Impatiens downy mildew is a fast-moving disease that can go from bad to worse in as little as one month if conditions are right, says Agricultural Consulting’s Ann Chase, who covered the latest impatiens downy mildew developments during her Cultivate’14 presentation. The rapid spread is one of the challenges with controlling downy mildew, one minute it doesn’t look like it is going to be a big problem, then all of a sudden it explodes by the end of the season.
During her presentation, Chase said growers should start treating for prevention of impatiens downy mildew at the beginning of plug production for the best chances of effective control throughout the season.
Downy mildew symptoms include curling leaves, yellowing or speckled leaves and leaves that have white undersides. Curling leaves can make it difficult to get spray coverage on the undersides of the leaf surfaces, which is where systemic products come into play.
Although researchers don’t believe there is any evidence that impatiens downy mildew is in the seed, field trials have shown that it can linger in the soil for up to 10 years, which complicates the problem, Chase said.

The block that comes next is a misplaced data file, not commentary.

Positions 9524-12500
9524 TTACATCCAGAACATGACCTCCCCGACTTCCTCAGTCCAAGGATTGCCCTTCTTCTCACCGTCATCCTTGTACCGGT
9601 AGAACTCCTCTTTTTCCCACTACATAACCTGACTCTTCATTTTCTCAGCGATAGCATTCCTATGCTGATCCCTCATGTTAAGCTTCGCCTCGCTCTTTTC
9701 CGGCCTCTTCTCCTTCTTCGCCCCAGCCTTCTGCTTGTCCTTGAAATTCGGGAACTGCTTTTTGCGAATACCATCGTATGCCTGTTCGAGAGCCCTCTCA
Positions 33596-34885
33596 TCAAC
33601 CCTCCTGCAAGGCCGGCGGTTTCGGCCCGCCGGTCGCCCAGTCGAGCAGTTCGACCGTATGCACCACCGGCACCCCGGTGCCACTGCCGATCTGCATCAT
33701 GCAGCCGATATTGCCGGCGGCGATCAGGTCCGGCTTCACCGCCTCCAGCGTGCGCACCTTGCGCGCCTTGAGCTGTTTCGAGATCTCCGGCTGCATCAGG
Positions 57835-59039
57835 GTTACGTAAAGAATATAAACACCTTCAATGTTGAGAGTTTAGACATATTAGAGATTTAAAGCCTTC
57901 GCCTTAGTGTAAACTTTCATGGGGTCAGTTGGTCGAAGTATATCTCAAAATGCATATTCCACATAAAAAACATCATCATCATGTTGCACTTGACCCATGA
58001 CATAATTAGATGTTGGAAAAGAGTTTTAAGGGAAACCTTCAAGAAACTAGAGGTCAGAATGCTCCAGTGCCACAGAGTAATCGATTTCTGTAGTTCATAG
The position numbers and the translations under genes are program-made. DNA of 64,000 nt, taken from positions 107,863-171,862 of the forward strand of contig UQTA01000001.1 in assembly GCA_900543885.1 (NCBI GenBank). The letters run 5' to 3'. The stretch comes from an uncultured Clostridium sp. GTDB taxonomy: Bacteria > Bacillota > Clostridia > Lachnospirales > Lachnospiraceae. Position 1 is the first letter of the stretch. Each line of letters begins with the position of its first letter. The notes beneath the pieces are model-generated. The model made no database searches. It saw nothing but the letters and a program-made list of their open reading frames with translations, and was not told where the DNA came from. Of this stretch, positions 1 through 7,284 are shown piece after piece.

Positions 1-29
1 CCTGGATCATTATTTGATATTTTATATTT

She cited Dr. Aaron Palmateer’s (University of Florida) research, which evaluated the effectiveness of fungicide rotations for downy mildew control in the landscape. The research showed that phosphonates are a good long-term treatment for the landscape, but growers should keep in mind that impatiens downy mildew cannot be eradicated with fungicides.
Fungicide resistance does occur, often due to using a product repeatedly without rotation or tank-mixing and using products at lower than labeled rates. Recently, mefenoxam resistance has been reported in Florida. Chase said even if growers use half the rates of two chemicals to cut costs, they would still get resistance. It is more effective to use the products at full rates in rotation, rather than tank-mixing, unless the label says to tank mix.
Chase also talked about the use of drenches versus sprays for effective control of downy mildew. She referred to trials on the longevity of drench published by Dr. Colleen Warfield of Ball Horticultural Co., which have shown that drenches last better than sprays on impatiens. Warfield found that drenches of Adorn and/or Subdue MAXX exhibited the longest residual efficacy (21 to 28 days) of all the fungicides tested in a limited number.